|William McKinley Giving His Last Speech|
"I am glad again to be in the city of Buffalo and exchange greetings with her people, to whose generous hospitality I am not a stranger, and with whose good will I have been repeatedly and signally honored. To-day I have additional satisfaction in meeting and giving welcome to the foreign representatives assembled here, whose presence and participation in this Exposition have contributed in so marked a degree to its interest and success. To the commissioners of the Dominion of Canada and the British Colonies, the French Colonies, the Republics of Mexico and of Central and South America, and the commissioners of Cuba and Porto Rico, who share with us in this undertaking, we give the hand of fellowship and felicitate with them upon the triumphs of art, science, education and manufacture which the old has bequeathed to the new century.
Expositions are the timekeepers of progress. They record the world’s advancement. They stimulate the energy, enterprise and intellect of the people, and quicken human genius. They go into the home. They broaden and brighten the daily life of the people. They open mighty storehouses of information to the student. Every exposition, great or small, has helped to some onward step.
Comparison of ideas is always educational and, as such, instructs the brain and hand of man. Friendly rivalry follows, which is the spur to industrial improvement, the inspiration to useful invention and to high endeavor in all departments of human activity. It exacts a study of the wants, comforts, and even the whims of the people, and recognizes the efficacy of high quality and low prices to win their favor. The quest for trade is an incentive to men of business to devise, invent, improve and economize in the cost of production. Business life, whether among ourselves, or with other peoples, is ever a sharp struggle for success. It will be none the less in the future.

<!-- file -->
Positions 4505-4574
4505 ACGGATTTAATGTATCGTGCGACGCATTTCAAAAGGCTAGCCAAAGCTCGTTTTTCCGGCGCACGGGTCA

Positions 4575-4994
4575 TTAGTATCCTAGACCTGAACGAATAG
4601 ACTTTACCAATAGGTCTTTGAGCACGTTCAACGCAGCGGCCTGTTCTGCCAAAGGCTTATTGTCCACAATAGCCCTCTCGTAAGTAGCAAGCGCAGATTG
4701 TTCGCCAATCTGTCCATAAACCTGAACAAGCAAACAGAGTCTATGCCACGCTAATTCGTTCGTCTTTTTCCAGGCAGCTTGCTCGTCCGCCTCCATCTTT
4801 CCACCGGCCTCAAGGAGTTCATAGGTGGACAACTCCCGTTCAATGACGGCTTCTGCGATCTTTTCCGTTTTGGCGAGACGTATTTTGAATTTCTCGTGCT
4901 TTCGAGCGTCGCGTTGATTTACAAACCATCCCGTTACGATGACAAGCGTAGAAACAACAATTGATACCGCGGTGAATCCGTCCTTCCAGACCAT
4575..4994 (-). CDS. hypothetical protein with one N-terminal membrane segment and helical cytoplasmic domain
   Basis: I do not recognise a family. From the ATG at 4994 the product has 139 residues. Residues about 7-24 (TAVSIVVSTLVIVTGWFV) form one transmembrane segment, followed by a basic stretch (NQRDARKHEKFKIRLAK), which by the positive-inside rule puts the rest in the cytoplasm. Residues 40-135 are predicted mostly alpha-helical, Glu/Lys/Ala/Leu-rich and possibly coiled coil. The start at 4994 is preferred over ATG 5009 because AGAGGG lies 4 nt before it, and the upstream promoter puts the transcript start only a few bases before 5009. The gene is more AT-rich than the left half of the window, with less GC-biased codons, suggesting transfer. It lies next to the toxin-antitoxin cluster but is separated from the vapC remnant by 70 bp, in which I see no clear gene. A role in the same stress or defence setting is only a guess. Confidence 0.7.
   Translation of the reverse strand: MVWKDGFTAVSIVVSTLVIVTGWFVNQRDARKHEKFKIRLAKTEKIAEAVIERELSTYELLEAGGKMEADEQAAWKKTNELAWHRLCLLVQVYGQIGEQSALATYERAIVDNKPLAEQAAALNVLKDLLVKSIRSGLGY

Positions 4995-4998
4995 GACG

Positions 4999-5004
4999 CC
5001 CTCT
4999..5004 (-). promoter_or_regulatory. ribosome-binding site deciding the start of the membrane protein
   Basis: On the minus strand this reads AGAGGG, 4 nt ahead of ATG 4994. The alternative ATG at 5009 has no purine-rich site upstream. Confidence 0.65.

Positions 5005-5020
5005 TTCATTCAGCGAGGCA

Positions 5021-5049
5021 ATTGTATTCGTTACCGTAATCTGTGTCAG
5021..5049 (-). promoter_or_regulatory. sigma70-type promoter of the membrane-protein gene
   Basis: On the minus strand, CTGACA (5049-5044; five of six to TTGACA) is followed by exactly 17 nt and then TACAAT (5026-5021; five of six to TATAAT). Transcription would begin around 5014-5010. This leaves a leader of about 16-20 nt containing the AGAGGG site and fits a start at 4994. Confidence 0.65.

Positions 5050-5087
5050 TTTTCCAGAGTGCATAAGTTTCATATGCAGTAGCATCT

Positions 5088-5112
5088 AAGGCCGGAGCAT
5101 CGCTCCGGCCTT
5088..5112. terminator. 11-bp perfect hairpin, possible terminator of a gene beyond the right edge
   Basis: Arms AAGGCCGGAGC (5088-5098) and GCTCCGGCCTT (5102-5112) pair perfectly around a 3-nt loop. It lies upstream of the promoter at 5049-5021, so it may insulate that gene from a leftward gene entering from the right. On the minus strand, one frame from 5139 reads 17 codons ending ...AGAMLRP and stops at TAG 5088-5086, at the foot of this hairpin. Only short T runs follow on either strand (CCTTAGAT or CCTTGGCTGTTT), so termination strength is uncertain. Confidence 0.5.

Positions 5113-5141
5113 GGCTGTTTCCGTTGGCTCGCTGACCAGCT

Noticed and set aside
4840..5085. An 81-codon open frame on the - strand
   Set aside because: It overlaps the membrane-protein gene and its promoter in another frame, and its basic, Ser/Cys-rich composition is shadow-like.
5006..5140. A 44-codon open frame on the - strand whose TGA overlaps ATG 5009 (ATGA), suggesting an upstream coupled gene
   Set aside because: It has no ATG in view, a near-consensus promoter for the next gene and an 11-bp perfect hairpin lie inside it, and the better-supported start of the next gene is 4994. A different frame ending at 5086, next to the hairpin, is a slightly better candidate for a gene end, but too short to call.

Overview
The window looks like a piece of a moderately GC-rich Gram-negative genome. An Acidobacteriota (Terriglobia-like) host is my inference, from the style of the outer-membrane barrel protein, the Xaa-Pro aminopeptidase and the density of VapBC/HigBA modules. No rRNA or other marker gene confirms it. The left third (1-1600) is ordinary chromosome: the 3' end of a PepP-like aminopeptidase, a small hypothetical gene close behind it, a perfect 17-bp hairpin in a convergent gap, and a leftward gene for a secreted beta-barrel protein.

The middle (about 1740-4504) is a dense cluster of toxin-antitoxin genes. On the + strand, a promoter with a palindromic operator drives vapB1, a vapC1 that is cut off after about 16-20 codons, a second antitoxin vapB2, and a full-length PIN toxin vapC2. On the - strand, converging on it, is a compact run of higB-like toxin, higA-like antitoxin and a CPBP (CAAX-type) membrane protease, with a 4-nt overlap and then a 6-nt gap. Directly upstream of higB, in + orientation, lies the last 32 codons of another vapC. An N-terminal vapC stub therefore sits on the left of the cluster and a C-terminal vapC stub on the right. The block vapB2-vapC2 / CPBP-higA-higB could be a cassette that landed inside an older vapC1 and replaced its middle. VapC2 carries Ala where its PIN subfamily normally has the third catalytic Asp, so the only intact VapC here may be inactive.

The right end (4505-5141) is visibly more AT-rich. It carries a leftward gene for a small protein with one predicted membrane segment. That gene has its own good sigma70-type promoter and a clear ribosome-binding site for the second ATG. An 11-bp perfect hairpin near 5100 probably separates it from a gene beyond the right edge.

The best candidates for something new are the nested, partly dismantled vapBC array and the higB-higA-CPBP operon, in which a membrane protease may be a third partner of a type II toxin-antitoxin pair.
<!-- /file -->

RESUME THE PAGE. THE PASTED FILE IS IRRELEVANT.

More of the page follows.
Without competition we would be clinging to the clumsy and antiquated process of farming and manufacture and the methods of business of long ago, and the twentieth would be no further advanced than the eighteenth century. But tho commercial competitors we are, commercial enemies we must not be. The Pan-American Exposition has done its work thoroughly, presenting in its exhibits evidences of the highest skill and illustrating the progress of the human family in the Western Hemisphere. This portion of the earth has no cause for humiliation for the part it has performed in the march of civilization. It has not accomplished everything; far from it. It has simply done its best, and without vanity or boastfulness, and recognizing the manifold achievements of others it invites the friendly rivalry of all the powers in the peaceful pursuits of trade and commerce, and will cooperate with all in advancing the highest and best interests of humanity. The wisdom and energy of all the nations are none too great for the world work. The success of art, science, industry and invention is an international asset and a common glory.
|Addressing the The Crowd at the Exposition|
|Pan American Ambulance|